Alex Salmond: Aim is to secure independence, not a referendum

Alex Salmond, who is campaigning for a pro-independence “supermajority” in the Scottish Parliament elections, has refused to quantify how many MSPs backing an independent Scotland would equate to that level of support.

Alex Salmond, sets out his "Route to Independence" at the launch of Alba's national campaign at the Buchan Hotel in Ellon, Aberdeenshire.
Alex Salmond, sets out his "Route to Independence" at the launch of Alba's national campaign at the Buchan Hotel in Ellon, Aberdeenshire.

The former SNP first minister, who is now leading the Alba Party in the Holyrood elections, was asked if two thirds, or 86 MSPs, would equal a supermajority as set out in the Scotland Act 2016.

However he said that was “not the definition of supermajority we are using” and also avoided defining what he meant by a “plebsicite" which he has suggested could be used, instead of the same process as the 2014 referendum which has been hailed as the “gold standard”.

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At the launch of his party’s national campaign, at the Buchan Hotel in Ellon, Aberdeenshire – where Mr Salmond is standing on the regional list – he said he believed as many as 90 pro-independence MSPs could be returned to Holyrood.

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He also said he would expect a Scottish Parliament with just a majority of independence supporting politicians to immediately begin “negotiations” with the UK government on ending the 300-year-old union.

The SNP had 61 MSPs in the last Parliamentary term with Nicola Sturgeon’s minority government relying on the Scottish Greens to ensure a majority of 65 to pass some votes, including the budget.

"If there were 70 MSPs supporting independence that would be a majority and I would expect to see that majority move forward with an independence platform,” he said.

“If there were 80 MSPs supporting independence as the polls at the weekend indicated we would be well on the way to a supermajority. If there were 90, which I think is well within our reach, for independence supporting parties that would be an even bigger supermajority.”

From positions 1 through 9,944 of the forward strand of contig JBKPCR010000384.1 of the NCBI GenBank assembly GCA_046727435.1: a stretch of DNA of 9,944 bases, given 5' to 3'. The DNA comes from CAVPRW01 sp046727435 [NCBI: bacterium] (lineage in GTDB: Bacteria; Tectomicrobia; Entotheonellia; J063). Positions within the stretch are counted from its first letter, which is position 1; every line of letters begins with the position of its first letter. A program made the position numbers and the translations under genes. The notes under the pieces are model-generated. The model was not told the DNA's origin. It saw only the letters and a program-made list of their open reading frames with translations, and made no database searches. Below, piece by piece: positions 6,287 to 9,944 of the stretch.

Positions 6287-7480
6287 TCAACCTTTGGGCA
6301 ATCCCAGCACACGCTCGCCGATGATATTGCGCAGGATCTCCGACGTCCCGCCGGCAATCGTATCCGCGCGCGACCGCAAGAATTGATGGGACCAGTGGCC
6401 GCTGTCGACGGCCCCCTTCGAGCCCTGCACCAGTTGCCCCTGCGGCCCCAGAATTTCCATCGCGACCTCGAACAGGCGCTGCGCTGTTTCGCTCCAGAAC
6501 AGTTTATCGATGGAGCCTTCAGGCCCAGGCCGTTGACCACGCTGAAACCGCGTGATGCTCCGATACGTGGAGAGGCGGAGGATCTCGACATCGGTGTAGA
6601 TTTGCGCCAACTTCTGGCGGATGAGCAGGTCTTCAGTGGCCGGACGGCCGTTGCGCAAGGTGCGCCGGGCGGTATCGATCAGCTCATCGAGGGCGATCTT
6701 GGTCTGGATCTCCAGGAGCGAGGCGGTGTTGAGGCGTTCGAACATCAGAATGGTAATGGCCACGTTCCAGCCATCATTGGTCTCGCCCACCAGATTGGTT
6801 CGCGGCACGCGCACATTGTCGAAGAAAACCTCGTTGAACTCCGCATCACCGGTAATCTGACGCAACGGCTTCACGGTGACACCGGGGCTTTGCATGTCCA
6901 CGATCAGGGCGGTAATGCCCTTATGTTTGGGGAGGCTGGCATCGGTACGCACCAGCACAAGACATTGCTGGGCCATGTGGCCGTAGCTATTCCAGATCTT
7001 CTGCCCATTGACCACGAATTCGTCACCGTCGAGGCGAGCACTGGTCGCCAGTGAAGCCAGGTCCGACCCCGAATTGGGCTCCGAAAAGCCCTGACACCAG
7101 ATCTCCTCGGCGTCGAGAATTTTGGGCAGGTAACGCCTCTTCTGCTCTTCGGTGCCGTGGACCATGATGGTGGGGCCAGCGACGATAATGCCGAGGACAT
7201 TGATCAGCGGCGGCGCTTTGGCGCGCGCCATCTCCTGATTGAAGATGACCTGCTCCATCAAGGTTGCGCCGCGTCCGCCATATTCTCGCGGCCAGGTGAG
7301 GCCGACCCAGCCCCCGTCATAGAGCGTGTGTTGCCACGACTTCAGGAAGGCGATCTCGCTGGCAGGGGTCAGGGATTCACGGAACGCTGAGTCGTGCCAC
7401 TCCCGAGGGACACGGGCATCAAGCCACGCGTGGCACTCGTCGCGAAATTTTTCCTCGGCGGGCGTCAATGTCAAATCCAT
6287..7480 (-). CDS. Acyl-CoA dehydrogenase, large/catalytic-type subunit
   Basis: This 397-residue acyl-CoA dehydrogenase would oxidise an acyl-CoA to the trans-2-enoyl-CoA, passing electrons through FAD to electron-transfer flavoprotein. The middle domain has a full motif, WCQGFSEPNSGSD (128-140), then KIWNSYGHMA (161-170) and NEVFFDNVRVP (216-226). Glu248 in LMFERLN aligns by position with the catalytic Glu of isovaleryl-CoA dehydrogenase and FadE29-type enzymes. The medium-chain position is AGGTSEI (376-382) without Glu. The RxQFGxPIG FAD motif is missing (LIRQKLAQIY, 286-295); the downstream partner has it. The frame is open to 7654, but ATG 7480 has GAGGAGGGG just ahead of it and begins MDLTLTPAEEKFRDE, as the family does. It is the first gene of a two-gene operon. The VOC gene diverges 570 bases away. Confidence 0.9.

He added: “The stronger the supermajority of MSPs supporting independence in the Scottish Parliament, the more the balance of power will be tilted in Scotland’s favour.

“It will transform an argument which has taken place party to party, Prime Minister to First Minister, and show it to be an argument (between) Boris Johnson, a Tory Prime Minister taking on a Parliament and a nation, which would be a fundamentally weaker position for Boris Johnson and a fundamentally stronger position for Scotland.”

Asked why he believed that Scots wanted a referendum any time soon, as a recent survey showed 70 per cent of people want a second independence campaign shelved until the Covid pandemic and recovery from a year of lockdowns is over, he said a referendum was not the only “tactic" which could be employed.

“We’ve argued for the Parliament in week one to instruct the Scottish Government to begin negotiations with the Westminster government," he said.

"As part of these there could be a referendum or a plebiscite, or a range of other initiatives we would argue you would bring forward if the Westminster government is not prepared to engage – I don’t think we should pigeonhole ourselves to a Section 30 Order for the obvious reason that Boris Johnson has said he’ll turn that down if put forward by a party.